also send the HELP command for other information (like subscribing).

    --
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    INET: Jared.Still_at_radisys.com

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    also send the HELP command for other information (like subscribing).
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    Author: Miller, Jay
    INET: JayMiller_at_TDWaterhouse.com

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    --
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    Author: Miller, Jay
    INET: JayMiller_at_TDWaterhouse.com

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    Author: Cary Millsap
    INET: cary.millsap_at_hotsos.com

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  • Miller, Jay at Oct 11, 2002 at 8:48 pm
    Thanks, I'm reading the first one now.

    Jay

    -----Original Message-----
    Sent: Friday, October 11, 2002 3:19 PM
    To: ORACLE-L_at_fatcity.com
    Cc: JayMiller_at_TDWaterhouse.com

    Well, there are Gaja's papers : "Proactive Storage Management - A Method to
    Predictable System Performance", and "Implementing RAID on Oracle systems"
    available at http://www.quest.com/whitepapers. Scan the page for Title and
    for not Gaja's name.

    Kirti

    -----Original Message-----
    Sent: Friday, October 11, 2002 1:20 PM
    To: Multiple recipients of list ORACLE-L

    Thanks Kirti!

    I loved the line "The first thing to do, regardless of platform or claims by
    the vendor, is to completely forget the existence of a cache"

    Any similar references will be greatly appreciated. The more ammunition I
    have the likelier I am to kill something :)

    Jay

    -----Original Message-----
    Sent: Friday, October 11, 2002 12:36 PM
    To: ORACLE-L_at_fatcity.com
    Cc: JayMiller_at_TDWaterhouse.com

    I suggest reviewing James Morle's paper 'Sane SAN' at
    http://www.oraperf.com/whitepapers.html.

    Kirti

    -----Original Message-----
    Sent: Friday, October 11, 2002 11:15 AM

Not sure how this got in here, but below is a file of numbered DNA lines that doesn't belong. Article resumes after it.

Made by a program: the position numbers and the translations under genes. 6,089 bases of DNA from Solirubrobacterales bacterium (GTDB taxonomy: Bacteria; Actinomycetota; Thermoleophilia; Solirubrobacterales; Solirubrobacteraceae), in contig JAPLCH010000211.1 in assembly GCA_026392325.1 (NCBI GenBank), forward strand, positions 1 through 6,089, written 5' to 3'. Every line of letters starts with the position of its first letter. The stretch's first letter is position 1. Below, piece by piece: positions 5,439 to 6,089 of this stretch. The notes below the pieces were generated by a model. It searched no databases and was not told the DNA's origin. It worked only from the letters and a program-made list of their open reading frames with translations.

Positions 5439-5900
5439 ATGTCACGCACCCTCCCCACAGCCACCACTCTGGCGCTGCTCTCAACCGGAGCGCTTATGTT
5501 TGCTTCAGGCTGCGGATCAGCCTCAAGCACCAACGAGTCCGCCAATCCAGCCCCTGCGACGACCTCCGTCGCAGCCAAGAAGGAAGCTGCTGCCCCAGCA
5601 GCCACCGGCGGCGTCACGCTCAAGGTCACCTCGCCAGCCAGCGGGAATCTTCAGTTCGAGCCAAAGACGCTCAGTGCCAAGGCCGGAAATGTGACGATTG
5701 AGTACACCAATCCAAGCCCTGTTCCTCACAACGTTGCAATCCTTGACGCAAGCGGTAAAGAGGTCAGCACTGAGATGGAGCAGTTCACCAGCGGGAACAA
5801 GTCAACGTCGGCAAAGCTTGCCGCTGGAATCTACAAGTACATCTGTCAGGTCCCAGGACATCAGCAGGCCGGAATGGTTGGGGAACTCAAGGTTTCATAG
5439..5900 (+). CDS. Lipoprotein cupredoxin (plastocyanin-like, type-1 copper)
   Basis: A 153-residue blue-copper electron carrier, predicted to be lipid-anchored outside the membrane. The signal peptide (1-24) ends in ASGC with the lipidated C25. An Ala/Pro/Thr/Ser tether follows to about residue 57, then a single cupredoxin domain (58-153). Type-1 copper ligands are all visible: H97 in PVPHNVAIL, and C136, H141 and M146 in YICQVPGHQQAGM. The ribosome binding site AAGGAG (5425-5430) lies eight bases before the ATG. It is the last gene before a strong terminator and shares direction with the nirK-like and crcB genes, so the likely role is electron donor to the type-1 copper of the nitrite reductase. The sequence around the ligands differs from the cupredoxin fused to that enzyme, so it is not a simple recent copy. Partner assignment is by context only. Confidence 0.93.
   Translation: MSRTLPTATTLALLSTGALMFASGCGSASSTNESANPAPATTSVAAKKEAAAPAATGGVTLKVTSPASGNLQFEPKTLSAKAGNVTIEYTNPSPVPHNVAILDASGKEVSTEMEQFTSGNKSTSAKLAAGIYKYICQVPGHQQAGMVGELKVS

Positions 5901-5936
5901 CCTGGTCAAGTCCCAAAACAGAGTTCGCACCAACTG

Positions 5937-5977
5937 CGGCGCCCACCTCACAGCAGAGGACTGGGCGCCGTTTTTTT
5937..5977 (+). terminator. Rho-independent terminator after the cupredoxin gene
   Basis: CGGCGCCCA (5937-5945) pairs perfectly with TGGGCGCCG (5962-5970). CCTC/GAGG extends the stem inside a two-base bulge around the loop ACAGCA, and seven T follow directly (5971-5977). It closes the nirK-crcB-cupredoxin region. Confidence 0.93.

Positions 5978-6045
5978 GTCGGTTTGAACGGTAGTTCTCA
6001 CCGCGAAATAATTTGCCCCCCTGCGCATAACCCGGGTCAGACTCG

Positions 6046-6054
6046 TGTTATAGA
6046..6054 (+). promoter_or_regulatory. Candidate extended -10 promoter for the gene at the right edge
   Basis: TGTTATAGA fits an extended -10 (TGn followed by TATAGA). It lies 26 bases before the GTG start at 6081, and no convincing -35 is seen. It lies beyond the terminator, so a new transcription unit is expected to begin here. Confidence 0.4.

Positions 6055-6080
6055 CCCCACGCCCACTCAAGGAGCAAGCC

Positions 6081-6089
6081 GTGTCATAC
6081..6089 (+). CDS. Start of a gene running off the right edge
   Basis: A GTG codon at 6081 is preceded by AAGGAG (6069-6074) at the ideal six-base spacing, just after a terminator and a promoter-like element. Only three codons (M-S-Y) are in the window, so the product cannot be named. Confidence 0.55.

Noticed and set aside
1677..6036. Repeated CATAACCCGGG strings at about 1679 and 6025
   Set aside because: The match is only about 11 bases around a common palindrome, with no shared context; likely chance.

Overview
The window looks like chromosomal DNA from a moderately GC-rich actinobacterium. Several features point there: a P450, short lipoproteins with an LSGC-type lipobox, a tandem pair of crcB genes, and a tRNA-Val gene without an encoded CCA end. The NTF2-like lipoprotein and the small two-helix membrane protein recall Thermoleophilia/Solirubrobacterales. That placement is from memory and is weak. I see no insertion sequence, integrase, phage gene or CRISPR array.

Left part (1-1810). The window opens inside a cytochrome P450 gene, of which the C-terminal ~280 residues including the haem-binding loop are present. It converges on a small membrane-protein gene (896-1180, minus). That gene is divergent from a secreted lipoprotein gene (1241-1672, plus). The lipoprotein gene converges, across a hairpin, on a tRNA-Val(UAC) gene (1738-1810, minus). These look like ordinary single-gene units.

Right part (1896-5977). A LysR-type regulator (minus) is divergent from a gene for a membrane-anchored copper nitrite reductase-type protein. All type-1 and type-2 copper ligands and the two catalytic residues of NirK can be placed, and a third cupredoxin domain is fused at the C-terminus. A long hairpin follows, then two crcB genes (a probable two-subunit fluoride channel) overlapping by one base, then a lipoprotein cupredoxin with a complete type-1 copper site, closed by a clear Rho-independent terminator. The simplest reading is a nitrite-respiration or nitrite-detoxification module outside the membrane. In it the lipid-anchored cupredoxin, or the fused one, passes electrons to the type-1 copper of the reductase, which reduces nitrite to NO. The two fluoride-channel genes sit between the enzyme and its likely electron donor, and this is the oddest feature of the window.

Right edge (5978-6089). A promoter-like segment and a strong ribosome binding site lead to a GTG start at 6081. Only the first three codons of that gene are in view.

To: Multiple recipients of list ORACLE-L

    I obviously left out a lot of information :).

    We would be using server partitioning, with seperate ORACLE_HOMES for each
    database (necessary since we have a variety of versions running).

    The box would be running 1+0, the Sun reps suggest striping across all disks
    (my first red flag).

    I hadn't even thought of the problem of not being able to reboot the server,
    that's an excellent point.

    Currently we have absolutely no performance problems on our OLTP database.
    This whole kerfuffle was an outgrowth of my pushing really hard to get a
    backup box for our datawarehouse (which currently has no standby, no box
    that it can restored to and no QA box). The suggestion was made that rather
    than get a separate box for the datawarehouse - get the 15K and have the
    OLTP and datawarehouse on different partitions. This would certainly speed
    up the data transfer between them (data is transferred from OLTP -> Data
    Warehouse on a daily basis). We could then put other databases that access
    my databases on other partitions (several other databases have snapshots on
    some of my tables).

    So this would make some processes more efficient, but i/o on my OLTP
    database is currently tuned so well that it hurts every time I think of
    giving it up. One spindle has the Oracle executables with the redo logs on
    the outside of the disk. Another has the various .dat files, shell scripts,
    etc, with the archive logs on the outside of the disk. Even when we run
    really intensive updates our wio rarely gets very high.

    Regarding the load question: We have fairly active transaction activity
    during the day but most connections are managed by Microsoft Transaction
    Server in a middle tier so while there are usually app. 200 sessions
    (including some old client server apps) we rarely have more than 20 or so
    active at any one time.

    The datawarehouse has fewer sessions but often has some resource intensive
    queries running.

    If anyone can point me to docs/websites saying that a large caches does
    *not* make up for fewer disks/spindles I would greatly appreciate it.
    Currently I'm being told that Sun must know what they're talking about.

    Thanks again,
    Jay Miller

    -----Original Message-----
    Sent: Wednesday, October 09, 2002 5:19 PM
    To: Multiple recipients of list ORACLE-L

    Others have addressed the performance issues.

    What about the admin issues?